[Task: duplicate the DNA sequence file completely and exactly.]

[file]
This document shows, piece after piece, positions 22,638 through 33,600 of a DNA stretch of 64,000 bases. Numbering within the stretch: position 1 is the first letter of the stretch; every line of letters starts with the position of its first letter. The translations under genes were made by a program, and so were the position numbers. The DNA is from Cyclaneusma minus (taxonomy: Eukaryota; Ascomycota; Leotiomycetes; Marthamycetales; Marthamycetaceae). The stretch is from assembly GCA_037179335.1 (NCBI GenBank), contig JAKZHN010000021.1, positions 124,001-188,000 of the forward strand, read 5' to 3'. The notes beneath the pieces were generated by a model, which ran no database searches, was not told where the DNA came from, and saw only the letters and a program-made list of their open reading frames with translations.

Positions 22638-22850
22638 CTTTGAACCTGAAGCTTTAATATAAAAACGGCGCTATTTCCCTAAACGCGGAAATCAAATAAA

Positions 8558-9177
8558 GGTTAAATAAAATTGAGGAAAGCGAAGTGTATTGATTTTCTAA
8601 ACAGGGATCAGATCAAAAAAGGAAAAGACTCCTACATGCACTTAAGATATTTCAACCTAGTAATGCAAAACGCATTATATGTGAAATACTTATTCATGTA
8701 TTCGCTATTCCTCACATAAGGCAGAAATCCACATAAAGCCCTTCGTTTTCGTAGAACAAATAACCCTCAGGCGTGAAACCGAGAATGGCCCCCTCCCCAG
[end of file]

This document shows, piece after piece, positions 22,638 through 33,600 of a DNA stretch of 64,000 bases. Numbering within the stretch: position 1 is the first letter of the stretch; every line of letters starts with the position of its first letter. The translations under genes were made by a program, and so were the position numbers. The DNA is from Cyclaneusma minus (taxonomy: Eukaryota; Ascomycota; Leotiomycetes; Marthamycetales; Marthamycetaceae). The stretch is from assembly GCA_037179335.1 (NCBI GenBank), contig JAKZHN010000021.1, positions 124,001-188,000 of the forward strand, read 5' to 3'. The notes beneath the pieces were generated by a model, which ran no database searches, was not told where the DNA came from, and saw only the letters and a program-made list of their open reading frames with translations.

Positions 22638-22850
22638 CTTTGAACCTGAAGCTTTAATATAAAAACGGCGCTATTTCCCTAAACGCGGAAATCAAATAAA

Positions 8558-9177
8558 GGTTAAATAAAATTGAGGAAAGCGAAGTGTATTGATTTTCTAA
8601 ACAGGGATCAGATCAAAAAAGGAAAAGACTCCTACATGCACTTAAGATATTTCAACCTAGTAATGCAAAACGCATTATATGTGAAATACTTATTCATGTA
8701 TTCGCTATTCCTCACATAAGGCAGAAATCCACATAAAGCCCTTCGTTTTCGTAGAACAAATAACCCTCAGGCGTGAAACCGAGAATGGCCCCCTCCCCAG